|The stately Old Davidson County Courthouse is due for some repairs.|
Preservation is also a way to link ourselves to the history that got us here. By keeping our ties to the past — how and why those who went before us implemented their particular plan for the town — we might have a better understanding of how to ford our own way to the future.
But if you glance at some of the reader comments to the story, you'd think the county was ready to take barrels of currency and throw them into the Yadkin River.
|Even the state recognizes the courthouse's history.|
Example 2: "Money on History, now the question is who made that money to do the job, and were did it come from? That is Lexington for you folks waste tax dollars on empty buildings. People will not bring their business here because of an old building's."
Opposition to historic preservation almost always brings up the argument that the money can be better spent elsewhere. Usually, that means feeding the hungry and housing the homeless.
Well, I'm for that, too. Who isn't? It's a really good-sounding argument for collecting votes, but I'm not sure using tax dollars is the way to go here. Use $1 million to feed the hungry? Then what? When the money's gone, I'll bet the hungry are still going to be hungry. Throw in another million? When does that train ride end?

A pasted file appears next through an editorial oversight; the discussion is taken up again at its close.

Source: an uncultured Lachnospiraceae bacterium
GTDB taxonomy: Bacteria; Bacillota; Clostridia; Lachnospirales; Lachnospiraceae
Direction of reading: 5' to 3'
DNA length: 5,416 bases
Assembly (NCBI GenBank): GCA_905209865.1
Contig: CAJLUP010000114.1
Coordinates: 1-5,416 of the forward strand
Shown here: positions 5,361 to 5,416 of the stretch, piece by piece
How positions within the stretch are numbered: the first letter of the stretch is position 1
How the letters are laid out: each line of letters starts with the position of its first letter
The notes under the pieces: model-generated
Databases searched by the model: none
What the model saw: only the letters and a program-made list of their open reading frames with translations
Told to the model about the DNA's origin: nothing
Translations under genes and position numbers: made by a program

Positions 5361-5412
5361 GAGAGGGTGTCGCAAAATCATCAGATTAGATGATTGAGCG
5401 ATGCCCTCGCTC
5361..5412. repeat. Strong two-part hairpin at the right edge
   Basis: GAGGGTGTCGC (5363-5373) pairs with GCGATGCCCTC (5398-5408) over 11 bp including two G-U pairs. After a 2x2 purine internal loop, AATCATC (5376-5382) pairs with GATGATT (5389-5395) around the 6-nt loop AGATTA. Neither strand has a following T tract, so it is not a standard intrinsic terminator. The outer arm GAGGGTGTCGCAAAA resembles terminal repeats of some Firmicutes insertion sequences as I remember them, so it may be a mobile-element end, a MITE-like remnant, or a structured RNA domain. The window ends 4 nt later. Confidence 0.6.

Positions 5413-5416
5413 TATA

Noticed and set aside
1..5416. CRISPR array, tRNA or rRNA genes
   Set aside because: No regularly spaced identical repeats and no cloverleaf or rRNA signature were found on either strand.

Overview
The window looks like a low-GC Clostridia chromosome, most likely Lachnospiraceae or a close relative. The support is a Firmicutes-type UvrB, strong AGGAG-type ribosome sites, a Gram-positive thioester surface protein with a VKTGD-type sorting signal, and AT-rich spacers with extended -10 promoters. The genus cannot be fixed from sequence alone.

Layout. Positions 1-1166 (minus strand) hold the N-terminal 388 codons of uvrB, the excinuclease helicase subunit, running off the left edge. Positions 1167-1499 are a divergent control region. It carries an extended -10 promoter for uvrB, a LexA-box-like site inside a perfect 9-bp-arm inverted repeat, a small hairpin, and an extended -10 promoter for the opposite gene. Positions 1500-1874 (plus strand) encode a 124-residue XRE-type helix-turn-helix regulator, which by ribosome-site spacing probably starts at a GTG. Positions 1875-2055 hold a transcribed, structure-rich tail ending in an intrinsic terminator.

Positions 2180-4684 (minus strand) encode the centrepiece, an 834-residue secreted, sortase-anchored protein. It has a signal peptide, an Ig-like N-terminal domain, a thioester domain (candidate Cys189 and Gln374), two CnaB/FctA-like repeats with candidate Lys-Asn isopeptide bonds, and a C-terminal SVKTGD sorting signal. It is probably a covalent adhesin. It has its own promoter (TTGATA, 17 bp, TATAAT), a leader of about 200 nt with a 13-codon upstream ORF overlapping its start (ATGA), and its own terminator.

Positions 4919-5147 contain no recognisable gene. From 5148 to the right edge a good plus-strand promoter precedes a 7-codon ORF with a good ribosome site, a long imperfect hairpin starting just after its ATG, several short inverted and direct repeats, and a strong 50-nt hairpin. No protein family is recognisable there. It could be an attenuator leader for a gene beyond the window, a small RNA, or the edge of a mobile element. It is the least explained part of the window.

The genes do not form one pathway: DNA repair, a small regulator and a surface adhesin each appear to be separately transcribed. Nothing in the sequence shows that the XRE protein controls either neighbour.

It was suggested that preserving the courthouse — which was, ironically enough, no doubt built by tax money in the 1850s — could be done by private donations. I might argue that a better way to care for the needy is already in place with organizations like the Salvation Army, Pastor's Pantry, most churches and any number of nonprofits, including the spectacular work done by the United Way.
There are no simple financial solutions, either for taking care of the indigent or for historic preservation. And I'm not sure one takes priority over the other. Both are important concerns and both require our attention.